#Resistance Reading

I don’t know about you, but this is pretty much my default mode these days:


can all of this un-happen plz?

Even The Onion is more depressing than entertaining lately, and that’s the least of the world’s problems.

I’ve been asking myself what I can do in the wake of Trump’s inauguration—in the wake of his bold-faced lies on everything from crowd size to voter fraud, his hateful, fearmongering policymaking, his continued vilification of the press, his dangerously short-sighted suppression of science, and a hundred other infuriating, intolerant, and irresponsible measures that threaten both American values and my own grip on sanity.

“What can I do?” is the question on my mind because, besides feeling angry, sick, and heartbroken, I’ve been feeling helpless. I’m not a lawyer, like my cousin-in-law Matt, who set out for O’Hare on Saturday on behalf of the International Refugee Assistance Project to support the travelers detained by Trump’s executive order on immigration. I’m not a reporter, like my friend Mustafa, who has worked for the last six months to promote press freedom on the Committee to Protect Journalists. Tweeting and Facebooking are active but unproductive—either preaching to the choir or stirring up a hopeless shitstorm. Donating money is productive but passive—as soon as I click “submit,” I’m antsy to do more. Helplessness does not suit me well, as I’ve learned time and again this week, and idleness even less so.

But I’m not helpless. I’m helpful, dammit, and I’m smart and I’m strong and I matter. And while I may not have a law degree or a press pass or a fortune, I do have a voice and a platform and a message. So, for everyone else out there wondering how you can make a difference, my message is this: Let’s engage in small acts of resistance. 

On my quest for an Anti-Trump To-Do List, I came across this fantastic article on “20 #smallacts we can all do to protest injustice and make the world a better place.” I was a little surprised to note the source (Teen Vogue) but less surprised to note the author (award-winning novelist Celeste Ng). Her suggestions range from the obvious (call your representatives; volunteer for local charities) to the inspired (reconsider the language you use; run for office). She encourages concerned citizens, young or old, to “spread help and hope” through efforts as small as carrying reusable shopping bags, taking public transportation, and creating art.

It wasn’t long before I was coming up with ideas of my own. To the list above, I would add subscribing to reputable news sources and, especially, avoiding unreliable ones. I would also add leveraging professional resources. My employer is small, with minimal reach, but my husband works for a tech company with influence and means. I told him to send his HR rep this article in hopes of encouraging them to take a stand alongside their peers. And I told him to suggest that, at the very least, they send out an email to remind all employees that the company matches donations to 501(c)(3) charities.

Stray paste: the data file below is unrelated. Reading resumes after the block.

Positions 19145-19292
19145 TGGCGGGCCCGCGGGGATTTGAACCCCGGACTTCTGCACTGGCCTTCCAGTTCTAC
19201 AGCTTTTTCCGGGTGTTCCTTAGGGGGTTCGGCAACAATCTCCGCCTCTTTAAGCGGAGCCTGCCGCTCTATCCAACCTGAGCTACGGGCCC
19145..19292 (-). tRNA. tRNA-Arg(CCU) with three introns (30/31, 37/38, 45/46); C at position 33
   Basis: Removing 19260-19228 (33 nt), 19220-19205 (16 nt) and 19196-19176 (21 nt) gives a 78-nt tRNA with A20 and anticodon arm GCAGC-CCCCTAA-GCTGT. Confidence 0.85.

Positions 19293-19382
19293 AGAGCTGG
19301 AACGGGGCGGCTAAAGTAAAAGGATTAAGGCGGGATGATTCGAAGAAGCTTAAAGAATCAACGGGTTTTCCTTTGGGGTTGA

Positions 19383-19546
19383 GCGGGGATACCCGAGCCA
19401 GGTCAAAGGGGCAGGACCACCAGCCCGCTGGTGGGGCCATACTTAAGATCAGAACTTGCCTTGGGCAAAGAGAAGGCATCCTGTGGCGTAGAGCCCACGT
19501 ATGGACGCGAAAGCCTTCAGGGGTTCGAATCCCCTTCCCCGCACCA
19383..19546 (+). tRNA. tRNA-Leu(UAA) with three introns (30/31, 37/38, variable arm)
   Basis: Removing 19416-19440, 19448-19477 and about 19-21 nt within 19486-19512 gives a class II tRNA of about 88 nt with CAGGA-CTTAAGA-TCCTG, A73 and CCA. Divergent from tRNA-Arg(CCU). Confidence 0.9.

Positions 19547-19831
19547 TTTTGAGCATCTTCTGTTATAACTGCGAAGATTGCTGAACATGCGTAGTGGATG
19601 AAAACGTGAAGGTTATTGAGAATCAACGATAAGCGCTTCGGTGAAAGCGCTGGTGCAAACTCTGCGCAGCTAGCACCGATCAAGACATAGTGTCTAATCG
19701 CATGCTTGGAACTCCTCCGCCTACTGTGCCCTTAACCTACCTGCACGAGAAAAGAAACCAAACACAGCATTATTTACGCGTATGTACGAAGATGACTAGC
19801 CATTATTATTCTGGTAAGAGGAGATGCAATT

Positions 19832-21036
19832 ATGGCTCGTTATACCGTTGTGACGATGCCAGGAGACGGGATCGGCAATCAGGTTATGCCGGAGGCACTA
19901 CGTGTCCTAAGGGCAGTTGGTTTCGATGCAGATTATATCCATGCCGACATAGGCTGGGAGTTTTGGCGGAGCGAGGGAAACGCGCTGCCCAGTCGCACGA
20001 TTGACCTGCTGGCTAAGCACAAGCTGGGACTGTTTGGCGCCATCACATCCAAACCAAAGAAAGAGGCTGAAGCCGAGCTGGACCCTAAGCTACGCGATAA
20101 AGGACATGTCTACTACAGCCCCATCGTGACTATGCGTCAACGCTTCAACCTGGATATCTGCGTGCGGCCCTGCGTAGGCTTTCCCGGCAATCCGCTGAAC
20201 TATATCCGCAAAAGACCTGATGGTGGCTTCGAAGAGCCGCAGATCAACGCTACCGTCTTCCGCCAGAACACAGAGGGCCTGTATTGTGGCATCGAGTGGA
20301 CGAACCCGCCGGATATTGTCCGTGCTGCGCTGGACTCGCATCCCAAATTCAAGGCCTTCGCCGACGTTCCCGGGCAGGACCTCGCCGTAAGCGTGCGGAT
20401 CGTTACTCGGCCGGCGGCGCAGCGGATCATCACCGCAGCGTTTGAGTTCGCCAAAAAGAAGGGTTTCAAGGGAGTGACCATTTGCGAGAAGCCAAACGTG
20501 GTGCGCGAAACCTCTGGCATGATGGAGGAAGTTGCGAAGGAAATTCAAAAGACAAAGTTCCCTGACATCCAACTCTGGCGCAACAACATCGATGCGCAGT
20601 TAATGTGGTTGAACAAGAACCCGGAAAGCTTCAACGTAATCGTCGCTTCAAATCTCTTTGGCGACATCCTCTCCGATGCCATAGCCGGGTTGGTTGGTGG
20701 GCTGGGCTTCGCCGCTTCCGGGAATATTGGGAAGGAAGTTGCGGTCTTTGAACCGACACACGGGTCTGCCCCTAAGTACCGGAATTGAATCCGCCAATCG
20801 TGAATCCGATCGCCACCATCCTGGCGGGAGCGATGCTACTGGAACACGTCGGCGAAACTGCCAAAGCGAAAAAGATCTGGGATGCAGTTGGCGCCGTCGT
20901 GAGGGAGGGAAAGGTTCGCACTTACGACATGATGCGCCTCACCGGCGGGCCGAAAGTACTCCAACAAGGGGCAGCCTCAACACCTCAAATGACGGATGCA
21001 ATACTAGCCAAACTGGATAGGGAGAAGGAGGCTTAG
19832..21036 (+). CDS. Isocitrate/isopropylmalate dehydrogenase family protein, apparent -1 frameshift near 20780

Since this blog’s focus is on literature, I wanted to find a way to tie my own #smallacts back to books. Ng had one great strategy on this front:

Read (and if you can, buy) diverse literature. Books by women, people of color, LGBTQ authors, differently abled people, and non-Americans are a great way of broadening horizons and building empathy. Share books you love with others, and ask your teachers and professors to assign more diverse literature.

As I sat nodding along with Ng’s words, it hit me: Today’s exercise in #smallacts could be a resistance-themed list of All the Best Literary Links I’ve Come Across This Week. This will be my sixth—and, I think, final—list of Literary Links, dedicated entirely to the many #resistance reading recommendations I’ve encountered since the election. Some are aimed at Trump, and some are aimed at us—but all of them share the goal of an enlightened, enhanced democracy:

My TBR on GoodReads may be straining under this new weight, and my budding #smallacts agenda may already lack for space, but I’m feeling a little less helpless for the first time all week. It doesn’t take more than a pebble to create a ripple effect. And, in the wake of Trump’s unflinching, inevitable Trumpness, I’ve realized I can leave a wake of my own—however small.

11 thoughts on “#Resistance Reading

  1. Why is this specifically (and everything Trump says and does) purposely being mis-represented in the mainstream press? The press has failed this country and is almost entirely responsible for the fear-mongering and hateful rhetoric. Free speech-Yes. Free to twist the news into propoganda to support your own narrative-NO! I have so much more to say but will close with this. I am a woman and a mother, with a PhD, who is neither a racist nor xenophobe, nor homophobe, nor any other phobe, and I’m someone you come to for advice on a wide variety of things. And I voted for Donald Trump. Your question should be, “what do I know that you don’t know?”